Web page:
27 Apr 2021

Implementing Intelligent Automation Requires A Diverse Workforce, Trained in Multiple Disciplines

Intelligent Automation requires a diverse workforce which reflects the demographic of society and the people using/owning the processes in question, says Jonathan Young, Chief Information Officer, FDM as part of techUK's Intelligent Automation Week #AutomationUK

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Intelligent Automation is getting coders and developers to use tools and languages (RPA languages such as Automation Anywhere, UI Path) to take the human effort out of repeatable processes, freeing up those humans to do other more ‘value add’ things, right? It also removes a lot of the operational risk in those processes, by removing the chance of human error, right?

In terms of skills and the workforce of tomorrow, I would submit that the statements above are only very partially correct and immediately limit the effectiveness of the automation activity.

To truly implement Intelligent Automation requires a diverse workforce which reflects the demographic of society and the people using/owning the processes in question. That diverse workforce also needs to be trained in many other disciplines than just coding. Disciplines such as business analysis, executive communication, presentation skills, IT security and others, alongside the automation tool or language.

Why do I say this?

Before any coders or developers get anywhere near any automation tools, it is really important to understand what the process is there to achieve for the business or organisation in question. People in that organisation can feel very attached to 'their process’ and therefore assume the way that they execute processes is best. They may feel concerned or threatened both by the idea that their processes are being discussed and explored and they may feel threatened that automation of the processes could take their job away.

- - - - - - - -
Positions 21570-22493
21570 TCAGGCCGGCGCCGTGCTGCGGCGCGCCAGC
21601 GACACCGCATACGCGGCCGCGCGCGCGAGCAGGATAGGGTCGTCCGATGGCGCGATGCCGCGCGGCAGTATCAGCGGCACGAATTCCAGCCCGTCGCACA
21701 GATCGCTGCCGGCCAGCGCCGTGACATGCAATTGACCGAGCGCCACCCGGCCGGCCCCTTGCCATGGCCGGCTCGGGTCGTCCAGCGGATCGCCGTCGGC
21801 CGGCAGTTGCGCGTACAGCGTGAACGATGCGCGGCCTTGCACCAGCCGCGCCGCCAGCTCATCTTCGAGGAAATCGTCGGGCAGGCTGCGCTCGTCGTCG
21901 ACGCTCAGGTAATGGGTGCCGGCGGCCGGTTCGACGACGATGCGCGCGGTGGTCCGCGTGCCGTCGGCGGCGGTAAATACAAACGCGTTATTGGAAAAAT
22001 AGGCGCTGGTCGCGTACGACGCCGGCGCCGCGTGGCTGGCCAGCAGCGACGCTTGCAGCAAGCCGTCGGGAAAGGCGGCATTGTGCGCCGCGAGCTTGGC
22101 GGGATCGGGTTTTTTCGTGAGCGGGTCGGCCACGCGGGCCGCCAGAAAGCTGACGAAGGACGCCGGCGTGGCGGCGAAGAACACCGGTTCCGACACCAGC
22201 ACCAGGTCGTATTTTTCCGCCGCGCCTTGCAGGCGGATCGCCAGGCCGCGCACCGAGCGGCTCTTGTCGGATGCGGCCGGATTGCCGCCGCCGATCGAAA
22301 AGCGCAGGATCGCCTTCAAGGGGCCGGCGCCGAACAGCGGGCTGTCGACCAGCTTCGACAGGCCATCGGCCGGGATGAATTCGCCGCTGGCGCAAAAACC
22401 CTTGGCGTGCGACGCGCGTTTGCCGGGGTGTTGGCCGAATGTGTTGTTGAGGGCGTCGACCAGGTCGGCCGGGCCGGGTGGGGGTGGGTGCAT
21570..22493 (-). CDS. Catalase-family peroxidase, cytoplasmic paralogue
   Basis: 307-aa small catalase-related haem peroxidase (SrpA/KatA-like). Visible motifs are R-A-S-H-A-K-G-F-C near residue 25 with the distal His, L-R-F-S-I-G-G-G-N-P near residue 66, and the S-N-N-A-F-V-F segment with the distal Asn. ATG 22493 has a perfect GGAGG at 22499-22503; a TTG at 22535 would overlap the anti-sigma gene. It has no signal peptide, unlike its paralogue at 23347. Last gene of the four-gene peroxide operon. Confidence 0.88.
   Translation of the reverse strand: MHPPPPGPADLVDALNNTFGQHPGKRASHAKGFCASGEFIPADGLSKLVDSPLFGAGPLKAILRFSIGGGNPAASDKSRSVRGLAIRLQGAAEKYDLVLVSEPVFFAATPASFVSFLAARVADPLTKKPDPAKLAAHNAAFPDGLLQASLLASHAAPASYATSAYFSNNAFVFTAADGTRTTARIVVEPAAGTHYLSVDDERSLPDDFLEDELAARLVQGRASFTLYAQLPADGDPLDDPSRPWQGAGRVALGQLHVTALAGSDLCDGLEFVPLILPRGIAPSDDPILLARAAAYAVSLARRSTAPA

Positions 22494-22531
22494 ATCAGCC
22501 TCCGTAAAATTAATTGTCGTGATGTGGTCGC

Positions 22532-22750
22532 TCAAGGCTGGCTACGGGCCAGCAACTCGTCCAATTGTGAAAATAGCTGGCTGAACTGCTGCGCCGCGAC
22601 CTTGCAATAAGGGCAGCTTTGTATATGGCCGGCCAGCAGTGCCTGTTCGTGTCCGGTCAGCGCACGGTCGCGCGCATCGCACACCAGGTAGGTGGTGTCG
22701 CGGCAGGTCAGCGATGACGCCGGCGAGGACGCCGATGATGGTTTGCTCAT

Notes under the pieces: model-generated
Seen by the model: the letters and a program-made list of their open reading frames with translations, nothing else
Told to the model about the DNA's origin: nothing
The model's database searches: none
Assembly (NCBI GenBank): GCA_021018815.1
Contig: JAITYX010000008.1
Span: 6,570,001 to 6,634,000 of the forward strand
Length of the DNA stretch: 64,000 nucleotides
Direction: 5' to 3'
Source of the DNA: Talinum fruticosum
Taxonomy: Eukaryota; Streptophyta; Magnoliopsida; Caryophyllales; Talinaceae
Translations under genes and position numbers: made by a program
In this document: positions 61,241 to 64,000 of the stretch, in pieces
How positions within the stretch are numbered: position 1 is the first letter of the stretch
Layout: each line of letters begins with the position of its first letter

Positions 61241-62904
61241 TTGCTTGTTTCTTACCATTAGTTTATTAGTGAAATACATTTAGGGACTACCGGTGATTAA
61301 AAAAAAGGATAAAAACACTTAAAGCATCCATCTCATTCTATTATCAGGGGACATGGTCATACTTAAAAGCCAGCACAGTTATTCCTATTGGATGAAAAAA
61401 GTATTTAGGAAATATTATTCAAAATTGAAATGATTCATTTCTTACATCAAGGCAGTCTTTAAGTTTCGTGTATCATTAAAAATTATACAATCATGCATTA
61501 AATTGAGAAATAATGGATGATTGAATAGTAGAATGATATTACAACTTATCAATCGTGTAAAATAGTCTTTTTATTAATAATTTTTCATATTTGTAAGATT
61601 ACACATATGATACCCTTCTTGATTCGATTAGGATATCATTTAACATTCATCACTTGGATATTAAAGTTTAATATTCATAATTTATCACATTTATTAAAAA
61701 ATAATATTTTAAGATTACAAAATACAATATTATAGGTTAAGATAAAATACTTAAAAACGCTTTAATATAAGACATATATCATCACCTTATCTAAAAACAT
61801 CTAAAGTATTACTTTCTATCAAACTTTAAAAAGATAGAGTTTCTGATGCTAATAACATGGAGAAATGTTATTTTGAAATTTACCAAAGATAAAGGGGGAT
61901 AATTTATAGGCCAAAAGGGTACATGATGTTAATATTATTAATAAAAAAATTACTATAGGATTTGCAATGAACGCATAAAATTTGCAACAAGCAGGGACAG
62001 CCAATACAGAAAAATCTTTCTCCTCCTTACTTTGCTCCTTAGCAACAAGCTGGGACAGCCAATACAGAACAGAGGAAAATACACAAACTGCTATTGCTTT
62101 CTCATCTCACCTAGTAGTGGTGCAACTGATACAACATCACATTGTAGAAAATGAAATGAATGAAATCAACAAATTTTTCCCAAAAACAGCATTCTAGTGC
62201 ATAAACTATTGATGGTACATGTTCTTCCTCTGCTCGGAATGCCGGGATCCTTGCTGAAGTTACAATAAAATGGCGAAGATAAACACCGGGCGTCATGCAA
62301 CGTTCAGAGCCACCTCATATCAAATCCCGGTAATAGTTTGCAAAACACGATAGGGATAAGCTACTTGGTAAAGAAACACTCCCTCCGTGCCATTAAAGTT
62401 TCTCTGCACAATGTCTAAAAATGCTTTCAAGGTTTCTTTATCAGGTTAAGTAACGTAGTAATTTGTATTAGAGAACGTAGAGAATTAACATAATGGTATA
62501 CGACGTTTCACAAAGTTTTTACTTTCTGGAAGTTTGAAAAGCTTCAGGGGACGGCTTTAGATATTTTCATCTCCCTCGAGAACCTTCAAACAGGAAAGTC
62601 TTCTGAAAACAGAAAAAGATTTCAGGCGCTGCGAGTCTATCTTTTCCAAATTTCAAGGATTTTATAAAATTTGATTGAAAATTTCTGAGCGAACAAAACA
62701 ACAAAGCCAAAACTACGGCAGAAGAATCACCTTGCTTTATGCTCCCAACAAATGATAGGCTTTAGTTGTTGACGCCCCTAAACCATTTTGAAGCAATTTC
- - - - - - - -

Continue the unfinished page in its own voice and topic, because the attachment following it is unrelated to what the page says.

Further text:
It is often the case that an analyst  will identify inefficiencies in the existing processes that can be removed. Again, emotional intelligence and honed communication skills are required to have “the discussion” about changing the processes. Presentation skills are required to present back to the process owners the process improvements and the benefits of these improvements. These presentation skills are also imperative to quantify and highlight the benefits of the process changes.

Even automated processes will interface with humans. This could be where human intervention may be required in the event of an exception or it will be immediately prior to the automated process. The analyst needs to be able to engage intelligently and sympathetically with the people who interface with the process and will need to communicate to them the new automated process and how they interact with it.

For the automated processes to be future-proofed, they need to be easy to maintain. Documentation which is easy to understand and clear and complete, and written using the lexicon the process owners will understand, needs to accompany the automated processes so, again, excellent communication skills are required.

Only a diverse workforce, trained in the skills above, will be equipped to carry out the activities above successfully, sympathetically and thoroughly.

You can read all insights from techUK's Intelligent Automation Week here

Laura Foster

Laura Foster

Head of Technology and Innovation, techUK

Laura is techUK’s Head of Programme for Technology and Innovation.

She supports the application and expansion of emerging technologies, including Quantum Computing, High-Performance Computing, AR/VR/XR and Edge technologies, across the UK. As part of this, she works alongside techUK members and UK Government to champion long-term and sustainable innovation policy that will ensure the UK is a pioneer in science and technology

Before joining techUK, Laura worked internationally as a conference researcher and producer covering enterprise adoption of emerging technologies. This included being part of the strategic team at London Tech Week.

Laura has a degree in History (BA Hons) from Durham University, focussing on regional social history. Outside of work she loves reading, travelling and supporting rugby team St. Helens, where she is from.

[email protected]

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